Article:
Collaborating Authors

Scientific Discovery

Universal Blue is a new paradigm for the Linux desktop and it's brilliant


I've been using Linux since 1997. Years ago, I reached the point where I was certain there was nothing that could surprise me anymore. Fast forward to this past weekend when Jorge Castro reached out to me and proved me wrong. Jorge used to work with Ubuntu but is now working on a new project, called Universal Blue. Without going into the technical details of what this distribution does (because most average users don't really care what happens "under the hood," they only care that things work), let's see if I can describe what Universal Blue is.

Deep Learning Opacity in Scientific Discovery


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Hypothesis Testing in Unsupervised Domain Adaptation with Applications in Alzheimer's Disease

Neural Information Processing Systems

This problem is closely related to domain adaptation, and in our case, is motivated by the need to combine clinical and imaging based biomarkers from multiple sites and/or batches - a fairly common impediment in conducting analyses with much larger sample sizes. We address this problem using ideas from hypothesis testing on the transformed measurements, wherein the distortions need to be estimated in tandem with the testing. We derive a simple algorithm and study its convergence and consistency properties in detail, and provide lower-bound strategies based on recent work in continuous optimization. On a dataset of individuals at risk for Alzheimer's disease, our framework is competitive with alternative procedures that are twice as expensive and in some cases operationally infeasible to implement.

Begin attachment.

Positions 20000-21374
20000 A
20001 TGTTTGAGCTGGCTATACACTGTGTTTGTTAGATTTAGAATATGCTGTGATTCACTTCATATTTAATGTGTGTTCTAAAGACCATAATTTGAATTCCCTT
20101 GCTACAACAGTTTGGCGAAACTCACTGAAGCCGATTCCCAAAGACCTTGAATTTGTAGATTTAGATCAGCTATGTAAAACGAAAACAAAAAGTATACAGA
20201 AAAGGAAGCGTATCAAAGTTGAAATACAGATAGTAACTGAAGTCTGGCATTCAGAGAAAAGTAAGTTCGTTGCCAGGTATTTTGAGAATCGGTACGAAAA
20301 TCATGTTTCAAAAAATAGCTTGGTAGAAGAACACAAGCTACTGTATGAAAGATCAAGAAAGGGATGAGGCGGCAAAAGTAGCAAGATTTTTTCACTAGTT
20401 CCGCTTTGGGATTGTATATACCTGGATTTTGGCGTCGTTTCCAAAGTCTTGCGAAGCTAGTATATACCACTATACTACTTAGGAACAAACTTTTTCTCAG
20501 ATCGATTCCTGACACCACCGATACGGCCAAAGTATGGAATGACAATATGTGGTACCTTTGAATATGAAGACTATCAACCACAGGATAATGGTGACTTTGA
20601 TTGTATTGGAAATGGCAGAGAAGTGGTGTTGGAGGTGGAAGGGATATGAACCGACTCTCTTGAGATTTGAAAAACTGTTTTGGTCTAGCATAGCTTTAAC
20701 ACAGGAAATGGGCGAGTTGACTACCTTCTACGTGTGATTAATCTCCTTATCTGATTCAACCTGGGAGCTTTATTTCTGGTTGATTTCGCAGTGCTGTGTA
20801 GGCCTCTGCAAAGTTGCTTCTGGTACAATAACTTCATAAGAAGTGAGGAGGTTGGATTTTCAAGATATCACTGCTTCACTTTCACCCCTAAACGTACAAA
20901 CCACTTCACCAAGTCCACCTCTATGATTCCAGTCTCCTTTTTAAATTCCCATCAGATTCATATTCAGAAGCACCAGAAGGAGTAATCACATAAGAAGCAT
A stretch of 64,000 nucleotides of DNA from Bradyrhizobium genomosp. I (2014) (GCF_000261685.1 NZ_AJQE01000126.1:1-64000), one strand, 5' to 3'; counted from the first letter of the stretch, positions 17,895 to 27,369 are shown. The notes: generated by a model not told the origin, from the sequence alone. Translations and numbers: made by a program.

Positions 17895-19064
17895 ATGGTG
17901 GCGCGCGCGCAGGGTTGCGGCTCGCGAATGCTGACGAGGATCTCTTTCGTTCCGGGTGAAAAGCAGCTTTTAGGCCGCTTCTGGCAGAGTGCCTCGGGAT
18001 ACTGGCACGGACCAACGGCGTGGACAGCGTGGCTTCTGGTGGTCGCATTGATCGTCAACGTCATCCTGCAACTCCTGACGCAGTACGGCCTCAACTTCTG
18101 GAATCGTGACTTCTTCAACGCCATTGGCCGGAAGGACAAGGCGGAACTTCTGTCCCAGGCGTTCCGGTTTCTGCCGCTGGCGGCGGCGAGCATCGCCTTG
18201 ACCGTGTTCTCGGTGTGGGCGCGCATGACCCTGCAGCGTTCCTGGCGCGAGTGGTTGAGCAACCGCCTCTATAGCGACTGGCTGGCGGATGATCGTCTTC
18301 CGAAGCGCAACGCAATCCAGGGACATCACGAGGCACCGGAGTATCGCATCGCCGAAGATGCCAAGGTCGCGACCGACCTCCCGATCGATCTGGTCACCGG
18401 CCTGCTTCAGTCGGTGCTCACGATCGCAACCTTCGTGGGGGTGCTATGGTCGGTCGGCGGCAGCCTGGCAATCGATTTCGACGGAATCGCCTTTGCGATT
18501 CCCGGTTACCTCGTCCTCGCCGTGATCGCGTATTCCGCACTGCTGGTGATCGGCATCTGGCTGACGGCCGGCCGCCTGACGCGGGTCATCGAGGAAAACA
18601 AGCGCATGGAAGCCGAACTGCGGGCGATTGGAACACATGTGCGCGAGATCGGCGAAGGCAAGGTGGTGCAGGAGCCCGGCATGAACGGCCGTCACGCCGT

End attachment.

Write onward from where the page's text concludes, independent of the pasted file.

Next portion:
Statistical Inference for Pairwise Graphical Models Using Score Matching

Neural Information Processing Systems

Probabilistic graphical models have been widely used to model complex systems and aid scientific discoveries. As a result, there is a large body of literature focused on consistent model selection. However, scientists are often interested in understanding uncertainty associated with the estimated parameters, which current literature has not addressed thoroughly. In this paper, we propose a novel estimator for edge parameters for pairwise graphical models based on Hyvärinen scoring rule. Hyvärinen scoring rule is especially useful in cases where the normalizing constant cannot be obtained efficiently in a closed form.

Adaptive Active Hypothesis Testing under Limited Information

Neural Information Processing Systems

We consider the problem of active sequential hypothesis testing where a Bayesian decision maker must infer the true hypothesis from a set of hypotheses. The decision maker may choose for a set of actions, where the outcome of an action is corrupted by independent noise. In this paper we consider a special case where the decision maker has limited knowledge about the distribution of observations for each action, in that only a binary value is observed. Our objective is to infer the true hypothesis with low error, while minimizing the number of action sampled. Our main results include the derivation of a lower bound on sample size for our system under limited knowledge and the design of an active learning policy that matches this lower bound and outperforms similar known algorithms.

Robust Hypothesis Testing Using Wasserstein Uncertainty Sets

Neural Information Processing Systems

We develop a novel computationally efficient and general framework for robust hypothesis testing. The new framework features a new way to construct uncertainty sets under the null and the alternative distributions, which are sets centered around the empirical distribution defined via Wasserstein metric, thus our approach is data-driven and free of distributional assumptions. We develop a convex safe approximation of the minimax formulation and show that such approximation renders a nearly-optimal detector among the family of all possible tests. By exploiting the structure of the least favorable distribution, we also develop a tractable reformulation of such approximation, with complexity independent of the dimension of observation space and can be nearly sample-size-independent in general. Real-data example using human activity data demonstrated the excellent performance of the new robust detector.